Nevertheless we must unequivocally state that in both instances the divine will of God was always manifested in the form of law and order.  No one has the right to disobey without punishment, for the entire design of the Most-merciful Creator constitutes a whole and undivided divine "providence." Thus, whether we speak of natural, moral or spiritual principles, we acknowledge and emphasize the same infinite grace of God, confident that the essence of ecology as a whole is always Divine Economy.


These graces are preeminently characteristic of the All-wise and Almighty God.  They can certainly constitute a ceaseless guiding policy of our own ethos in the world. For if God, according to Plato, "perpetually creates," humankind must always acknowledge all the principles of creation and obey them.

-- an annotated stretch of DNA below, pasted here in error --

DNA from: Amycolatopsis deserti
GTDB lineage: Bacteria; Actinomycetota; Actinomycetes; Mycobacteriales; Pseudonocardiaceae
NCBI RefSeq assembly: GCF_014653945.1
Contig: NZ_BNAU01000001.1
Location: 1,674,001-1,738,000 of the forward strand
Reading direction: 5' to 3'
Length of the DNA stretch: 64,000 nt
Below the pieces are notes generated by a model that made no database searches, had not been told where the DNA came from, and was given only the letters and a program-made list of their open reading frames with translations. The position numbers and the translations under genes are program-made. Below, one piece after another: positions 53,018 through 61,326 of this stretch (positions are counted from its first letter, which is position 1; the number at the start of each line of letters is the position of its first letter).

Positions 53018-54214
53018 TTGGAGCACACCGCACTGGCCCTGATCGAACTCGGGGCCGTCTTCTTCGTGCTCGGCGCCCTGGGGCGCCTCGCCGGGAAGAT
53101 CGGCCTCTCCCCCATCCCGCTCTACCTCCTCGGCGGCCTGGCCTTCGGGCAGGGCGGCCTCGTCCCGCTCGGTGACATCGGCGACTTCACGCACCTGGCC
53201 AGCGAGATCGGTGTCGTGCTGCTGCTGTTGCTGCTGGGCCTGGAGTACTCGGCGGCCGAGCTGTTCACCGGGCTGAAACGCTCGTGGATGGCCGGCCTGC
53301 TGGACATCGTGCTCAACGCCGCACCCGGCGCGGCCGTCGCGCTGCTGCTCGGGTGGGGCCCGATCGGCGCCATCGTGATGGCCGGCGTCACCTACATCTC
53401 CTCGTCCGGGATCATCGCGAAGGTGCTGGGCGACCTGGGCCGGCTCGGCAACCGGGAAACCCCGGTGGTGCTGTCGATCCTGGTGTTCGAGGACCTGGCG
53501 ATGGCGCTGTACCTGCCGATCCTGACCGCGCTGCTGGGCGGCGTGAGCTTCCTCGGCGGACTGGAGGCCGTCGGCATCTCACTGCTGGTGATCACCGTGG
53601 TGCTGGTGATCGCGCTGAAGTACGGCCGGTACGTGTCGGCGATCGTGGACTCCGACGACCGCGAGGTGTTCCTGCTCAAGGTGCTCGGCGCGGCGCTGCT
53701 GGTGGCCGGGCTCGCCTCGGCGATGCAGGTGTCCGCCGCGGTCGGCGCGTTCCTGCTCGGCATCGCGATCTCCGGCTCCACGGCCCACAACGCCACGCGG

Within the framework of this pious awareness concerning the world, we should bear in mind also the rudimentary order within the entire order of creation in which God in the six days of creation classified from the simplest to the more perfect. Recognizing and acknowledging such an inverse development, perhaps then we will respect anew the unquestionable and mystical sanctity that it possesses not only by itself as a work of God "created out of nothing," but for the "being" and the "well-being" of humankind, for whom the entire material world has been created and which today, for the sake of brevity, we not so eloquently characterize as "natural environment."